This was, in our opinion, a suit which was governed by Article 116 of Schedule II, being in substance a suit for compensation for breach of contract, namely, the contract to deliver possession and pay the amount secured by the bond in case of default of delivering possession.

The same was the position taken in the case of Ode Ram v. Chhida Singh : AIR1944All276 , which was a case of a claim made for damages on account of the lessee not obtaining possession under a void transaction of lease. The article held applicable is Article 116 and not Article 62, Limitation Act. Ismail and Malik JJ. in that case remarked that:

To our mind, the covenant as regards repayment in this case is entirely separable from the mortgage and can be treated as independent of it. The plaintiff has a right to base his claim on the agreement and as it is a, registered document Article 116, Limitation Act, will apply and the suit having been filed within six years it should be deemed to have been filed within time.

There is a Single Judge decision of this Court in Shahu Avadesh Kumar v. S. Zakual Husnain : AIR1944All243 , which in fact went a step further. There it was held that where a transferee had been in possession of a property for some time, but dispossessed later, the period of six years under Article 116, Limitation Act, which-was the article applicable would begin not from the date of the illegal transfer but from the date of the transferee's dispossession. Of course, this particular question does not arise in the present case as the suit was within six years from the date of the sale-deed dated 9th June 1936.

7. Their Lordships of the Judicial Committee in Babu Nisar Ahmad Khan v. Babu Raja Mohan . . The Bombay High Court in Ratanbai v. Ghasiram Gangabisan Wani A.I.R. (19) 1932 Bom. 36, the Nagpur Chief Court in the Full Bench decision in Kashirao v. Zabu A.I.R. (19) 1932 Nag. 5 and also the Oadh Chief Court in Udairaj Singh v. Ram Udit Tewari A.I.R. (11) 1924 Oudh 147, took the same view. These cases were all reviewed in a recent decision of the Oudh Chief Court in Ahsan Ali Khan v. Suraj Narain A.I.R. (29) 1942 Oudh 82, where also it was affirmed that in the case of a void transfer, a claim by the transferee for compensation against the transferor in respect of the damage suffered by him in consequence of his dispossession from the leased property on the basis of an indemnity clause in deed was governed by Article 116 and not Article 62, Limitation Act.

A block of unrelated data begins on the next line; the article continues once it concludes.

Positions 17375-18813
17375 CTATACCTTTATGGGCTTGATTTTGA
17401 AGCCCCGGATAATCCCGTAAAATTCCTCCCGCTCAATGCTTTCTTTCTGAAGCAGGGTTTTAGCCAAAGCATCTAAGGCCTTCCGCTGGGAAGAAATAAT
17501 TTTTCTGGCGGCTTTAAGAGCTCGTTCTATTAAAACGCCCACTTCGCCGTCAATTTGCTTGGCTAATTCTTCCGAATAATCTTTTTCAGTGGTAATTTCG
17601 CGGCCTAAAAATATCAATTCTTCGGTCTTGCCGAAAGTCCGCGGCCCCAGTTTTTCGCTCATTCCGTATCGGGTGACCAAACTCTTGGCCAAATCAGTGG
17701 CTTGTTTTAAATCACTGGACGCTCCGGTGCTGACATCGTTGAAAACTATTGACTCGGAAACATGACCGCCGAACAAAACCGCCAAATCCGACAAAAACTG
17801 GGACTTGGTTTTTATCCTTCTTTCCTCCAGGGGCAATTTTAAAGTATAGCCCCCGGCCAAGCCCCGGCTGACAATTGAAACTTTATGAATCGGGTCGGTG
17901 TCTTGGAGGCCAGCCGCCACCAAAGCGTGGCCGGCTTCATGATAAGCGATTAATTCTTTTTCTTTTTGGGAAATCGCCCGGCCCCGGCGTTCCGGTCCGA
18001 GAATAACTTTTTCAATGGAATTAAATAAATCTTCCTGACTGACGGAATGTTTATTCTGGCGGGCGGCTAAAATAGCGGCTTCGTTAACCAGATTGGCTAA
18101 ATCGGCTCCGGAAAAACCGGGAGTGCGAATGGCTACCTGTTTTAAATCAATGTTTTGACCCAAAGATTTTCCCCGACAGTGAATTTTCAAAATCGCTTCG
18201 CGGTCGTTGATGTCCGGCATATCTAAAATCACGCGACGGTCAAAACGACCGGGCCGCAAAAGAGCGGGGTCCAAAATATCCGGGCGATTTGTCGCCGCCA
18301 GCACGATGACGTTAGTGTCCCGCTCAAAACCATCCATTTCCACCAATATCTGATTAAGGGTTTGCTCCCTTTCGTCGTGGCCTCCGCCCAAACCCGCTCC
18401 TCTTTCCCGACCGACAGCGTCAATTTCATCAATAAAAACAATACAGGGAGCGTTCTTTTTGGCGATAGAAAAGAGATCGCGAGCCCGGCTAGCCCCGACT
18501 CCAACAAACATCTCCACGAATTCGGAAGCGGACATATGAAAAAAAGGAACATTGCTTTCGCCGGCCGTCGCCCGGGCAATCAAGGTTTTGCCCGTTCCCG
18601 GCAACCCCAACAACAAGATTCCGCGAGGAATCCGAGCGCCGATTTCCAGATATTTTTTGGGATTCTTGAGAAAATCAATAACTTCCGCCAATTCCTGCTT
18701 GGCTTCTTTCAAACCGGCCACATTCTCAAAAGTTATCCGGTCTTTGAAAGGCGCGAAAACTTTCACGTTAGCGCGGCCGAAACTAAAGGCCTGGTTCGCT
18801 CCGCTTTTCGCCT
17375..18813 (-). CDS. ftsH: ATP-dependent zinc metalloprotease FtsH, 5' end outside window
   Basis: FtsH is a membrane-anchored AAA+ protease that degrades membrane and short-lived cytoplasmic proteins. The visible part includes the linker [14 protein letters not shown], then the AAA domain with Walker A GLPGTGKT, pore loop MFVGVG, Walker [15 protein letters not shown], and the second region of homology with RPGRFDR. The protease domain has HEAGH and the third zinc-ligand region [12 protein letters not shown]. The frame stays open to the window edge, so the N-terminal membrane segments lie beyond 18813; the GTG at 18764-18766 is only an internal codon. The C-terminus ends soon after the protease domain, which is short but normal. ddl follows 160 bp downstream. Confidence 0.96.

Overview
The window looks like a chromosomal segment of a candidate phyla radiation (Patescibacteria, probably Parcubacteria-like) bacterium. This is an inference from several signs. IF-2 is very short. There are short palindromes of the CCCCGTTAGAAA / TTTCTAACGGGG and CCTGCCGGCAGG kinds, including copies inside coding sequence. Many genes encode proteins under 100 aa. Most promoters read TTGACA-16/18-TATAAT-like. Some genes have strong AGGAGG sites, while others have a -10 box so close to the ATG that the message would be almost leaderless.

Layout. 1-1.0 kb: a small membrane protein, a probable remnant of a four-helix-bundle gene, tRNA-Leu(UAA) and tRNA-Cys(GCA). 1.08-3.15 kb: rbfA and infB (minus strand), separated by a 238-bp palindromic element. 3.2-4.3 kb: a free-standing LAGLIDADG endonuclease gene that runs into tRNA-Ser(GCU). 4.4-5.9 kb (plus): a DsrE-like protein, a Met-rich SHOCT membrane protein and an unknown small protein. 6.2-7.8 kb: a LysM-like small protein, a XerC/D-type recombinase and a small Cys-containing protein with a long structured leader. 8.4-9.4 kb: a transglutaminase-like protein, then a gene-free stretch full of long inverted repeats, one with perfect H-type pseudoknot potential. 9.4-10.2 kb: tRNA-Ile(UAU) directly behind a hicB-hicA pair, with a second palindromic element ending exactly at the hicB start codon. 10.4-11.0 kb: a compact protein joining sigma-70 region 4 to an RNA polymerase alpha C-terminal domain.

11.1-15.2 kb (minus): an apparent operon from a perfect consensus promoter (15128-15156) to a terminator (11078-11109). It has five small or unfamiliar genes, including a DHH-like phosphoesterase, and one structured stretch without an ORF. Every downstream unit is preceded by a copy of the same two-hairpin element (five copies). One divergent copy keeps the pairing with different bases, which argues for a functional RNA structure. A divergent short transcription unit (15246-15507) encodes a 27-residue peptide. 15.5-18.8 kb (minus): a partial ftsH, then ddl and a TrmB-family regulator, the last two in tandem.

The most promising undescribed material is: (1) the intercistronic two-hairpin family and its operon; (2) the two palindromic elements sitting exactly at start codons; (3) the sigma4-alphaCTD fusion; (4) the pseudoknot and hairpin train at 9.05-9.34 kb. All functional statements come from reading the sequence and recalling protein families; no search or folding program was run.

8. The lower appellate Court was, in my opinion, therefore, right in applying this Article 116 to the present case and holding that the suit was within time. The vendees having been found to have remained in possession to a certain date, they were allowed interest on the amount actually paid by them to the vendor only from that date and thus they were granted a decree for Rs. 541-4-C. With this view, I am unable to find any fault. I hold that the learned Judge came to a right conclusion on the question of limitation involved in this case.

9. I, therefore, dismiss this appeal with costs. Leave to appeal under the Letters Patent is refused.